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2022-06-19 07:00 by Karl Denninger
in Social Issues , 486 references
[Comments enabled]  

Father's Day.

Allegedly, anyway.

You can find all manner of lament about how we have an epidemic of fatherless children and fatherless families.

You can also find plenty of people, although few will say it out loud, who are fully aware that their Dad was a jackass -- or worse.

Isn't it interesting how we create a problem through either intentional neglect or outright malice, then lament it?

As just one of many examples there's a hell of a lot of fentanyl that comes into this country and kills people.  Most of the precursors, if not the drug itself, comes straight out of China, and much is manufactured and trafficked through Mexico.  We could shut down both tomorrow -- but not only have we refused, we consider both nations "reliable trading partners" despite them shipping literal addictive poison by the ton into our nation.

Until the "Great Society" black families had a very high prevalence of 2-parent homes.  Then we handed out money and incentivized breaking up said families or not forming them in the first place -- and we got exactly what we bought.  Now we "lament" it, but never reverse course on what caused it.

We hear people complain about "toxic masculinity" yet it is precisely the fact that men and women think differently that such complaining is attempting to step on.  Thomas Edison was doggedly dedicated to finding an answer to why his electric lights burned out very rapidly.  He wanted to -- and did -- isolate himself finding the answer.  Had he not had said dogged...... dare I say.... toxic masculine doggedness you'd probably not have said lights today.

I could go on for pages and pages, but I won't.

You know I'm right.

You also know we, as a society, threw it out.

You know that was stupid.

And you know we're paying for it -- and will continue to -- because we will not demand that this nonsense not just stop, but be reversed.  Not individually because even though some do the benefit of individually, as a man or woman, making that decision is at best individual.  To fix the problem it has to happen at a societal level.

There are some smart women who have figured this out.  They have no interest in trying to make men into women -- not psychologically, intellectually or otherwise.  They recognize that men and women are different and they respect that difference.  They know why the man cave is there, and they leave it -- and the occupant -- alone.  They don't crawl up a man's ass 24x7x365 any more than a man tries to convince a woman shooting and gutting a deer or engaging in a fart contest is fun if she thinks its disgusting.  The problem is that society makes it all too easy to expect whatever you want from someone who isn't you, and if you don't get it then you can bash the other over the head and even, if you managed to connect yourselves sufficiently, get paid to do it because society says that's ok too and labels anything that's not you as "toxic."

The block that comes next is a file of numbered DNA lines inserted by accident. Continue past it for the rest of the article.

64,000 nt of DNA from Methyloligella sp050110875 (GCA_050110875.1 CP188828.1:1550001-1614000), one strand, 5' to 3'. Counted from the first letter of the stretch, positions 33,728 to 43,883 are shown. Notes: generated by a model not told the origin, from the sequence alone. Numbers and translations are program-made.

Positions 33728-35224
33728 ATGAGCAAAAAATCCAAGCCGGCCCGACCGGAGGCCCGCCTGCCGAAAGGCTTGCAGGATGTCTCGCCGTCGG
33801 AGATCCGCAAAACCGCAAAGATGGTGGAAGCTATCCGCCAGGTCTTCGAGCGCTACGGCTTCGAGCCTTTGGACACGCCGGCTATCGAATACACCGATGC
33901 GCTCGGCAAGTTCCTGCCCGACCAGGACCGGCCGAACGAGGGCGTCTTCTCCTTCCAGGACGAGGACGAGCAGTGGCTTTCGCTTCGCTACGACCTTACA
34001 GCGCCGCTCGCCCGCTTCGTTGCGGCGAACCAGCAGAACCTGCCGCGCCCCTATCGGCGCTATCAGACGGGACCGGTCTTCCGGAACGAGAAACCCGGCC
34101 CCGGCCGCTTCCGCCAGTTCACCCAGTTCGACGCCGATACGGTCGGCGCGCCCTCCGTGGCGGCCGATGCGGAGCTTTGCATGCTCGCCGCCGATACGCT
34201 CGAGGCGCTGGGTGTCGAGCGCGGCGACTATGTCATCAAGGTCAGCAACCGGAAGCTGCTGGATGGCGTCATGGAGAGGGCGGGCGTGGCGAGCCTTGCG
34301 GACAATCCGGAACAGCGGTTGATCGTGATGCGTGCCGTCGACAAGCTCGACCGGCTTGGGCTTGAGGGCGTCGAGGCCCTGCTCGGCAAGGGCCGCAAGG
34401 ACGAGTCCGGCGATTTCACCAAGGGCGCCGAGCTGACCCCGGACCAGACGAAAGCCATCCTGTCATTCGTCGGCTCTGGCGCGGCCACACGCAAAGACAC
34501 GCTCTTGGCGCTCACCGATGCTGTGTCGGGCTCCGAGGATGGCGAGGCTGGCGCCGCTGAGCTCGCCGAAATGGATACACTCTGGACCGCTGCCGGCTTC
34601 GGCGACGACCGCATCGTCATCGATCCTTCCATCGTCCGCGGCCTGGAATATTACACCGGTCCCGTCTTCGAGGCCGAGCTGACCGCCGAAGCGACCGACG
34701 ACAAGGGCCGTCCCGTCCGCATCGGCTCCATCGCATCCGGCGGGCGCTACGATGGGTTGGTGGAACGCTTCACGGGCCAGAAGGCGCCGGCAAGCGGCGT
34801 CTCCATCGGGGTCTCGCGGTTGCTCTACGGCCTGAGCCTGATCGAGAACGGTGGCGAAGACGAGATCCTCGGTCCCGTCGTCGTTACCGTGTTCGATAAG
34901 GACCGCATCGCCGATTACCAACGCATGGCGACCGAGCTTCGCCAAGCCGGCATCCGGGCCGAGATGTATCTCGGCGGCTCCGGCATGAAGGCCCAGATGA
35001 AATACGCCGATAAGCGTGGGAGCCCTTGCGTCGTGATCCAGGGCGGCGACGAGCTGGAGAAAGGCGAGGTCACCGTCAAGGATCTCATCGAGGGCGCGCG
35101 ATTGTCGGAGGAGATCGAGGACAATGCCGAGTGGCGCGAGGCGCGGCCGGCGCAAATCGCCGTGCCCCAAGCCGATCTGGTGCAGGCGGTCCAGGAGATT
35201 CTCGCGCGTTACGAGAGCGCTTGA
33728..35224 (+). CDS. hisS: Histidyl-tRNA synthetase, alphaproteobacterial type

You can't argue with the historical record.  You can burn the books and try to "cancel" it, but tell me why if banishing "toxic masculine" traits such as "sink or swim", "work or starve", getting rid of the entire premise of the "den", "library" or "smoking room" in a house (a place to go to withdraw from others) and refusing to "give money to people when they break up families" are all good things and lead to superior outcomes why are 70% of black children are born out of wedlock while in 1960, before all that, it was about 20%?

Facts just are, whether you like them or not.

Happy Father's (or what's left of it) Day.

I guess its only fitting, all things considered, that it has been subsumed by Juneteenth.

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2019-06-10 07:00 by Karl Denninger
in Social Issues , 195 references
[Comments enabled]